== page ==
Edison was a big player in this era of discovery. Throughout the winter of 1877 and the spring of 1878, he traveled the world demonstrating his newest invention, the phonograph. Scientific American describes a typical show: Edison put the machine on a table and turned the crank, and the phonograph proceeded to “talk,” introducing itself and exchanging various pleasantries with gaping onlookers.
The news media responded swiftly and variously. While plenty of outlets sung the praises of this new techno-talker, others took the opportunity to poke fun. The aforementioned New York Times editorial leans equally on scaremongering and humor, switching between over-the-top mockery and genuine fear. “He has been addicted to electricity for many years,” the editorial posits, tongue firmly in cheek, before more seriously alleging that the phonograph, with its ability to record speech, “will eventually destroy all confidence between man and man.”
Cartoonists had an especially good time with the phonograph. On March 21, 1878, the front page of the illustrated newspaper The Daily Graphic featured ten separate sketches of ways phonographic technology might go wrong: greedy thieves might trick elderly millionaires into vocally amending their wills; sketchy neighbors might use opera recordings to lure women out of their homes; and wives might frighten their husbands out of sleep by cranking a record that yells “POLICE! FIRE!” over and over again.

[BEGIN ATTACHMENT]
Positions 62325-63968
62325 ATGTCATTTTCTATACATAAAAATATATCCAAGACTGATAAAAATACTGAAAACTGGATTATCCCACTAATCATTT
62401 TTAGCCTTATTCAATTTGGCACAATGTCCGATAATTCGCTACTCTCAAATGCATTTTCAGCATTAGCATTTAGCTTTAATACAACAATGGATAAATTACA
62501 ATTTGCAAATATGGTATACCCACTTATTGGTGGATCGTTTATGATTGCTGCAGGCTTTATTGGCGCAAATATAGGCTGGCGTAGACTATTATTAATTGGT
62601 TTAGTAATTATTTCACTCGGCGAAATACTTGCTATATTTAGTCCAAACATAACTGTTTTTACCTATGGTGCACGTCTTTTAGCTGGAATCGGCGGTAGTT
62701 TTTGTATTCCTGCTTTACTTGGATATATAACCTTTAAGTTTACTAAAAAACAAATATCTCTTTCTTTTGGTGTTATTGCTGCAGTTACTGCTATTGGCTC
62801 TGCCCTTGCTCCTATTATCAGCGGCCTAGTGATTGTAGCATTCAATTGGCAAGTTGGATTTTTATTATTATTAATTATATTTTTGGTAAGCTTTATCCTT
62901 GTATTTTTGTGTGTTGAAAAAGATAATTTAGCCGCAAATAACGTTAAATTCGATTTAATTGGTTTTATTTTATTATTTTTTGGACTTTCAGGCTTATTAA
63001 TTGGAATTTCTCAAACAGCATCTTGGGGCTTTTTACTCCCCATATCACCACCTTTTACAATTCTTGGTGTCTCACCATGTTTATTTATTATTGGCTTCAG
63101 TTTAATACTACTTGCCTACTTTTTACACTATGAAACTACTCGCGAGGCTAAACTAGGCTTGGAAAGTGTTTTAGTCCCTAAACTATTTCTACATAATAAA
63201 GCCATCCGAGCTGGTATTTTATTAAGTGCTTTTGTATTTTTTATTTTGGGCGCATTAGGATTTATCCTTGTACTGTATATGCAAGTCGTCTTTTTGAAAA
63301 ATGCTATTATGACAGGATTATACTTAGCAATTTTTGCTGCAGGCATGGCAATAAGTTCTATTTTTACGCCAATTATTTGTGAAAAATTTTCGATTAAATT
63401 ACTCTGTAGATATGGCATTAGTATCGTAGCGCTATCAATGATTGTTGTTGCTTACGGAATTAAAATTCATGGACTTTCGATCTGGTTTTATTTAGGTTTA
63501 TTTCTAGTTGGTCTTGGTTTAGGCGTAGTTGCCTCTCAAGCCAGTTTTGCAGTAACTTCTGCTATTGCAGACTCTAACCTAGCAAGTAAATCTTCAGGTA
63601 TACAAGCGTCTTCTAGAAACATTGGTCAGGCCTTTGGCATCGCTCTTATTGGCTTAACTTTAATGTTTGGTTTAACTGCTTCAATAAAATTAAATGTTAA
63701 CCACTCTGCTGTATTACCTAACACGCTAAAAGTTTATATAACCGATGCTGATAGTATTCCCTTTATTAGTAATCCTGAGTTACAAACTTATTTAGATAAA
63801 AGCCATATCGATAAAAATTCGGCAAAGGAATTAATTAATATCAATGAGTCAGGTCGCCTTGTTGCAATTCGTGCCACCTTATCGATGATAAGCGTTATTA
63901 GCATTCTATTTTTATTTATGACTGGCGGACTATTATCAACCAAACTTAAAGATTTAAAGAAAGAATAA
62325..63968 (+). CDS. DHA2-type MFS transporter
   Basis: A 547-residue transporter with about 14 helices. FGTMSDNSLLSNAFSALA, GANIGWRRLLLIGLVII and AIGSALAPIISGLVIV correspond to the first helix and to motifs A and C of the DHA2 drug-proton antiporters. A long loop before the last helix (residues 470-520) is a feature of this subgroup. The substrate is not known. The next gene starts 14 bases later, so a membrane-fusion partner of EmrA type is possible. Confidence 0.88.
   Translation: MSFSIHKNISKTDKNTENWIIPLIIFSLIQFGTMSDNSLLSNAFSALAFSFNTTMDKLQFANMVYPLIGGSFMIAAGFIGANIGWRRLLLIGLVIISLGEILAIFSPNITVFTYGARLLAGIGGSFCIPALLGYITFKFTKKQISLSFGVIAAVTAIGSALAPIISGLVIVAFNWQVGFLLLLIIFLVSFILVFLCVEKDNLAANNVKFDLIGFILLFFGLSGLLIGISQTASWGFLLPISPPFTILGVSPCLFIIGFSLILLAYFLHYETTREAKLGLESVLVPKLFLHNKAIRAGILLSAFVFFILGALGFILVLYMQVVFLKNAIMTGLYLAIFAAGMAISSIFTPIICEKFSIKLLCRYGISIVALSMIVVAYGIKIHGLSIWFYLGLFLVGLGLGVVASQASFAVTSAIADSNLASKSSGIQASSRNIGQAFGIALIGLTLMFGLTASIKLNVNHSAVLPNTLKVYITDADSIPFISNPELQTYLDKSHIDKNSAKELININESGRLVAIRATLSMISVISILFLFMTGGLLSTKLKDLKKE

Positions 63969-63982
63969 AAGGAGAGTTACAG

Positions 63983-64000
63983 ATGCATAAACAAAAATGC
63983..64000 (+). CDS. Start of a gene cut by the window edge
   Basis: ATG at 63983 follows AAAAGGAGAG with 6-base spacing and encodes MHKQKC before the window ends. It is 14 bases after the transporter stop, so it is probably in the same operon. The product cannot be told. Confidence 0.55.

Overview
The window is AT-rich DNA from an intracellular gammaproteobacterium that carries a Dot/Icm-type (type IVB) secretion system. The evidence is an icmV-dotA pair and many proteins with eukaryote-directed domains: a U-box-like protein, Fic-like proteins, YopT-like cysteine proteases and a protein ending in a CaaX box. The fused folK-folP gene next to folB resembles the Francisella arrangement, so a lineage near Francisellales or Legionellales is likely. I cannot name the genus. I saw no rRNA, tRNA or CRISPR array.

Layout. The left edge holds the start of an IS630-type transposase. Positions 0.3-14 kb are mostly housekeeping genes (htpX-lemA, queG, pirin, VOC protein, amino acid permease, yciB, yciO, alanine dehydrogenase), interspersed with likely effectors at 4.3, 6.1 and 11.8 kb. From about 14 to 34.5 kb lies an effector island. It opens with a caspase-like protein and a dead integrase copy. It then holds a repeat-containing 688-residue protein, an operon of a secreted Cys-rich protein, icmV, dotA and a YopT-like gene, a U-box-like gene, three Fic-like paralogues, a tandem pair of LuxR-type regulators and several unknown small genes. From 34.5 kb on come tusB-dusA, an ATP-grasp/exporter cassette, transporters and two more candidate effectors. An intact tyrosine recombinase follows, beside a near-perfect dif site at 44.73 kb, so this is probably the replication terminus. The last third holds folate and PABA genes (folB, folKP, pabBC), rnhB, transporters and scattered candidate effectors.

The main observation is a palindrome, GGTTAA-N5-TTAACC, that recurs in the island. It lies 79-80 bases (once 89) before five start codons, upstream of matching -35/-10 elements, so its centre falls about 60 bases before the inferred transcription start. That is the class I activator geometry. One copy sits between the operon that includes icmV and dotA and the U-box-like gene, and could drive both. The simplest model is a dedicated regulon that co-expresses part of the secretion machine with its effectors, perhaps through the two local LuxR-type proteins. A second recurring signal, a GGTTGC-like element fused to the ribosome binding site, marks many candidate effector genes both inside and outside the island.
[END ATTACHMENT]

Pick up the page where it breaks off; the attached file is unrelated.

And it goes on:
Puck, a New York-based humor magazine, published several illustrations suggesting alternate uses for the technology. In one of them, an angry wife records herself lecturing her absent husband, so that when he finally returns from the bar, he can simply play the record and let her sleep. Another cartoon, by George Du Maurier in London’s Punch weekly, shows a demure, well-dressed woman on a street corner, silently cranking her own voice out of a phonograph. “How much better if, instead of hirsute Italian organ-grinders parading our streets, we could have fair female phonographers playing… their original voices!” the caption jokes.